“We’re bringing Madden to real life,” says Julie Meringer, president of YCF, referring to the popular video game. “We want to put the highest quality football product possible on the field while providing fans with a game within the game.”
The new initiatives aren’t the first to involve fans in locker room decisions. Since 2012, Major League Soccer’s Seattle Sounders have allowed fans to vote on operational decisions, particularly the biyearly performance reviews for the team’s general manager. FC Barcelona, one of the world’s most popular and successful soccer clubs, has employed this approach for some years too.
But now, previously isolated efforts are turning into a steady stream of initiatives that hope to tap into an unprecedented gaming boom. Gaming market research company Newzoo estimates that more than 2.2 billion people worldwide will engage in gaming this year. More than 2.6 billion people — a third of the world’s population — also will use social media in 2018, according to business intelligence firm Statista. The global sports market is worth $700 billion.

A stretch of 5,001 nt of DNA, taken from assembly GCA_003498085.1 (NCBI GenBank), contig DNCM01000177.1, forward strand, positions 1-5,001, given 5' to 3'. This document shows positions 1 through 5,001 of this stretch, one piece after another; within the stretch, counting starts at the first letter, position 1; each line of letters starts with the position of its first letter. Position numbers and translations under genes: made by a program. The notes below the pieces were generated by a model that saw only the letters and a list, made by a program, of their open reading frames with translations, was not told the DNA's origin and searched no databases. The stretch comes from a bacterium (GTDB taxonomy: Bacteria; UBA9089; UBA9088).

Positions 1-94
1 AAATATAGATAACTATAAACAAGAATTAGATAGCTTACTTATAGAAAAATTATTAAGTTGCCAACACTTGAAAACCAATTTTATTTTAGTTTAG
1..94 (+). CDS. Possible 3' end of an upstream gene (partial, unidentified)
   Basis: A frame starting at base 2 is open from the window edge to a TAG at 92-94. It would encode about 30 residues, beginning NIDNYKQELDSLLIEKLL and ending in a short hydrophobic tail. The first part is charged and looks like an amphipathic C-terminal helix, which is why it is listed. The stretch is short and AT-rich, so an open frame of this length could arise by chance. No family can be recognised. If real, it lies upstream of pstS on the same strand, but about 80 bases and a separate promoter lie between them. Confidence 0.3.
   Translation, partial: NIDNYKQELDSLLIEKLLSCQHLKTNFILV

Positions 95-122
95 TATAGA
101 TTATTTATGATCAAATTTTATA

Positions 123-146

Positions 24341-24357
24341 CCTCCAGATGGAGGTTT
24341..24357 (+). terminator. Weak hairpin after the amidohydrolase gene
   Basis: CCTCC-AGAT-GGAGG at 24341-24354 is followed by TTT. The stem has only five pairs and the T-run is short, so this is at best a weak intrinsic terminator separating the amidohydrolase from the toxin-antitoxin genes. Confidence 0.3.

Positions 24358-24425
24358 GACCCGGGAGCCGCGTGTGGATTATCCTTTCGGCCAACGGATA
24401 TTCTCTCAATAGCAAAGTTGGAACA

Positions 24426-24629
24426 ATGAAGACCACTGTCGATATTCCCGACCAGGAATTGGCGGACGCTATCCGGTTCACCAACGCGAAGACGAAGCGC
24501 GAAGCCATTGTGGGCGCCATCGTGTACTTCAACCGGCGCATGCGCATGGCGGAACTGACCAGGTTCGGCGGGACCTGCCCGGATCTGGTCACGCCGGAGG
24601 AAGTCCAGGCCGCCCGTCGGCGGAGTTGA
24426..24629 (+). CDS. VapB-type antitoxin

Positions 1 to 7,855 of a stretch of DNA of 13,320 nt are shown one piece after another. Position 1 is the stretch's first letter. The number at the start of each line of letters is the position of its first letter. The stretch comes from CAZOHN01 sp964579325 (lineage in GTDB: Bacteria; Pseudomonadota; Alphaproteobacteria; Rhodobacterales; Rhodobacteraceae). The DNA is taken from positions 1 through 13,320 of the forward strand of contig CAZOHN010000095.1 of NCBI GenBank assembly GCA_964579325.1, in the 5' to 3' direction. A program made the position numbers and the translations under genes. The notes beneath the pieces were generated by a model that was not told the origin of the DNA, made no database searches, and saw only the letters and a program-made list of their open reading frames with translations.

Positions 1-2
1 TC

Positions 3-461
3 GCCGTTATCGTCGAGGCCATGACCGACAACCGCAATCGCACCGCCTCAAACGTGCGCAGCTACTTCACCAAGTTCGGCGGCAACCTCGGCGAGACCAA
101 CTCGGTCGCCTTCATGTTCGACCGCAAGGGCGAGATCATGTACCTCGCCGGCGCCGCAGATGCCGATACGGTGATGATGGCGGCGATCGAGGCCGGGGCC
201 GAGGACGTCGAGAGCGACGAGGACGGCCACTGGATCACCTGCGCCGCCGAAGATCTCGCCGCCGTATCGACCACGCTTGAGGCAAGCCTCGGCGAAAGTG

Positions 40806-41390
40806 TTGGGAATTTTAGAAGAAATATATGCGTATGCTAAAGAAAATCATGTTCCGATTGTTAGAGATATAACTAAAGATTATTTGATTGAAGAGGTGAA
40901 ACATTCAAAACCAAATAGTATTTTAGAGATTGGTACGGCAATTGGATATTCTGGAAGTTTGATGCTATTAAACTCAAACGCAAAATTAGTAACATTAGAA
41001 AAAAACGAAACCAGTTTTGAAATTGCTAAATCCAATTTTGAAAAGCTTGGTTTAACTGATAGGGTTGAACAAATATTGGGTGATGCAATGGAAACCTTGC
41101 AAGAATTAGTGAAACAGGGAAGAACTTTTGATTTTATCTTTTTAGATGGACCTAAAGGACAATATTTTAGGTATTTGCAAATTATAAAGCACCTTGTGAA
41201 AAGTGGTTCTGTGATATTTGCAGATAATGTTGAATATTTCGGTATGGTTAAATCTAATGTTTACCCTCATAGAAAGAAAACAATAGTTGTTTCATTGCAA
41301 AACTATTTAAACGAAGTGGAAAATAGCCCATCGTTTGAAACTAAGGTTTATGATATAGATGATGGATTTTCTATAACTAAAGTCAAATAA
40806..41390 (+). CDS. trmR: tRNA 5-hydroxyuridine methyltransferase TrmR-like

During the Project FANchise inaugural season, fans were provided the opportunity to vote on organizational operations, like the hiring of a head coach and finalizing the 25-man roster, for prices ranging from $10 to $40. Then in March 2017, the Screaming Eagles entered into a partnership with Amazon’s Twitch, one of the largest esports streaming sites in the world, with more than 100 million unique monthly users. By the end of the season the Screaming Eagles had tens of thousands of registered fans. Many Project FANchise games were streamed more than 100,000 times, compared to the Indoor Football League average of 2,000, says the group’s co-founder Grant Cohen. On average, each fan called between 15 and 20 plays in a match. And crucially, says Cohen, fans from all 50 U.S. states and almost 100 countries joined in, pointing to a global digital fan base.